This is a simple question that all lifters face at one point or another. They may wonder it themselves or be asked by their suspicious parents. Rest assured, creatine is not remotely close to a steroid in any way. Creatine, like many other supplements, is a combination of amino acids. It's naturally occurring in certain types of meat, and is extraordinarily safe to take.
What Does Creatine Do?
The way I describe the purpose of creatine is that it hydrates muscle cells. While not a full description, this usually helps people understand right away why it's useful for athletes who want to gain muscle. Creatine will help you build muscle strength and size. There's also evidence that it improves brain performance and bone mineral density.
How to Creatine Load
First, do you need to load creatine? Not necessarily. The idea of loading creatine stems from the fact that the benefits of creatine take time to come into play. You can go the standard route by taking 5g of creatine per day, with results occurring up to 4 weeks later (this time varies by individual, and can be shorter). If you load creatine, the general recommendation is to take about 20g each day for about a week, then switch to the usual 5g dose.
What's the Best Pre-Workout?
As you might expect, this answer is subjective. If your goal is to run a marathon, you're going to leverage different products than somebody who's about to attempt a max deadlift. Your caffeine tolerance will also play a role in which pre-workout may or may not be effective. A trick I use to better manage my tolerance is to take less pre-workout on lighter days and more on heavier days. With that said, there are a few things I look for when choosing a pre-workout.
Some companies will hide their ingredients in the infamous "proprietary blend" bucket. This helps them protect their formulas, but can be incredibly frustrating for consumers. While not always done in a nefarious way, hiding the specific amounts of important ingredients is a detriment to customers. In many cases, these blends allow companies to save on ingredient costs by adding fillers. Does the label have a specific line for caffeine anhydrous, for example, or does it feature a "caffeine blend?"
Best Pre-Workout Ingredients
In addition to proprietary blends, supplement companies will save on costs by providing less than a clinical dose of certain ingredients. Citrulline malate (2:1 ratio) is perhaps my favorite pre-workout ingredient. Unfortunately, it's regularly provided in small doses given its cost. You'll be lucky to find 6g (a minimal dose) in any given pre-workout. 8g is a preferred dosage. Another common ingredient is beta alanine, which is usually provided in an acceptable 3.2g dose. Other ingredients I look for are caffeine (obviously) and electrolytes.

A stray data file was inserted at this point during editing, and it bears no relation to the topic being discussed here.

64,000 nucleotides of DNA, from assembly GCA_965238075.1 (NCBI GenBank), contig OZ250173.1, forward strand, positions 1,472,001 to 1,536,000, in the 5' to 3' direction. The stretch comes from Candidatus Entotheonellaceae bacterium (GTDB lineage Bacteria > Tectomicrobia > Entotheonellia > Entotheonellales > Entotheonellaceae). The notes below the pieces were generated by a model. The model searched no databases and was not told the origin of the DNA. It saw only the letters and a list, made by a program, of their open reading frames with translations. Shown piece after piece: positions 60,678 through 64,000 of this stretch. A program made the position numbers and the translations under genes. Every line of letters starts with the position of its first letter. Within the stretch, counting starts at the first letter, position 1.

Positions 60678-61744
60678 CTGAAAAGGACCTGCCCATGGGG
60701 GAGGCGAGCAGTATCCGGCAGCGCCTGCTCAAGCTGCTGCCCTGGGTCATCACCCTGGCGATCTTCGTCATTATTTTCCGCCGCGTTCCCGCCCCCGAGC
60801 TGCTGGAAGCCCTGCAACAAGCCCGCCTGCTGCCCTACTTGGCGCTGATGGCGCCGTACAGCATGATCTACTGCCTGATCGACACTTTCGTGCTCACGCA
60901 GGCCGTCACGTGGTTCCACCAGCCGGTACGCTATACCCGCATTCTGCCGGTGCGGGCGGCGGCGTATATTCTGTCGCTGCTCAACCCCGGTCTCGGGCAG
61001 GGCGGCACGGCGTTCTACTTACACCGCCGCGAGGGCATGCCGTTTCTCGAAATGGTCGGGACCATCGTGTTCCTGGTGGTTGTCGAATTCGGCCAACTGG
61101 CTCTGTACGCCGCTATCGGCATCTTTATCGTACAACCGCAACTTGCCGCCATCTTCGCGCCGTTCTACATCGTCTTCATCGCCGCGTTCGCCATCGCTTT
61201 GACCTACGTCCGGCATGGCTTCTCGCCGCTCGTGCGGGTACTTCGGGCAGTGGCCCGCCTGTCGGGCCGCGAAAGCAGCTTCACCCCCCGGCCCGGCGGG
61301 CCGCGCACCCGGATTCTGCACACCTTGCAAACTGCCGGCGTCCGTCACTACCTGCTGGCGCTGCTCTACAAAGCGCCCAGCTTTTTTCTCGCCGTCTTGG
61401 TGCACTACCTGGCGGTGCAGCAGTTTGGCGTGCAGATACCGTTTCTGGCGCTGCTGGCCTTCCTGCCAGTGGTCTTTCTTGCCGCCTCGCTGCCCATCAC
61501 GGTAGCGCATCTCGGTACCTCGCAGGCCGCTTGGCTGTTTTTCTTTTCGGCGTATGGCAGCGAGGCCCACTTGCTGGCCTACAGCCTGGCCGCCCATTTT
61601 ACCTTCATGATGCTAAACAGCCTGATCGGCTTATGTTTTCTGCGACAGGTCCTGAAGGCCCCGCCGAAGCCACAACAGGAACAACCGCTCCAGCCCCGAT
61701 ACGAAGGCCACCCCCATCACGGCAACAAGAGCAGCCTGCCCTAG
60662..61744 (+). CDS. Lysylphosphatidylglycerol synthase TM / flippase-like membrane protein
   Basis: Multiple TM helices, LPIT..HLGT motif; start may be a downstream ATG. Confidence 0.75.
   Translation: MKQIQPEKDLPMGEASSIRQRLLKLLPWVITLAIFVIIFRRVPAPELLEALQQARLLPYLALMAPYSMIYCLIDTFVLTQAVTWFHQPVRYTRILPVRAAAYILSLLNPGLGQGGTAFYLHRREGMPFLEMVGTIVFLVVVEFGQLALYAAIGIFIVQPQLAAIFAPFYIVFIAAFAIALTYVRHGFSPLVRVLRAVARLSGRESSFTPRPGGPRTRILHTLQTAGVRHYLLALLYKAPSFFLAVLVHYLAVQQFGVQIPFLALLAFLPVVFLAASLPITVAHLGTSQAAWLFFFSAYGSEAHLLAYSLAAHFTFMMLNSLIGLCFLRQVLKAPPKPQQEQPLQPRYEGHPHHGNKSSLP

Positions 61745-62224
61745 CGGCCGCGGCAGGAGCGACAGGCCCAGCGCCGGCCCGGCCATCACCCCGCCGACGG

Do BCAAs Work?
Do branched-chain amino acids work? It depends how you define "work." In terms of making it easier to build muscle, not really. BCAAs are most often credited with reducing soreness and improving recovery, but you don't need them. I haven't taken BCAAs in years, but wanted to include them in this supplement list because I've used them in the past.
If it fits your micros? This section is important to touch on briefly because a lot of people overdo their vitamin intake, especially in the lifting community. For perspective, I take a daily multivitamin for men and sometimes additional vitamin D3 if I've been inside a lot. That's it. Slamming a ton of extra vitamins usually does more harm than good, so don't be stupid. You'll get the vast majority of what you need through your food and a normal multivitamin.
I recently became an affiliate of Bulk Supplements, meaning you can save 5% on your order by using the code: WORM5. This is another way to support me if you're interested. Bulk Supplements offers a number of individual ingredients in bulk. I love them for my creatine monohydrate and citrulline malate. They also offer unflavored whey protein isolate that you can mix into your flavored protein, a shake, or another powder like Nestlé Nesquik. You can explore all of their product offerings here.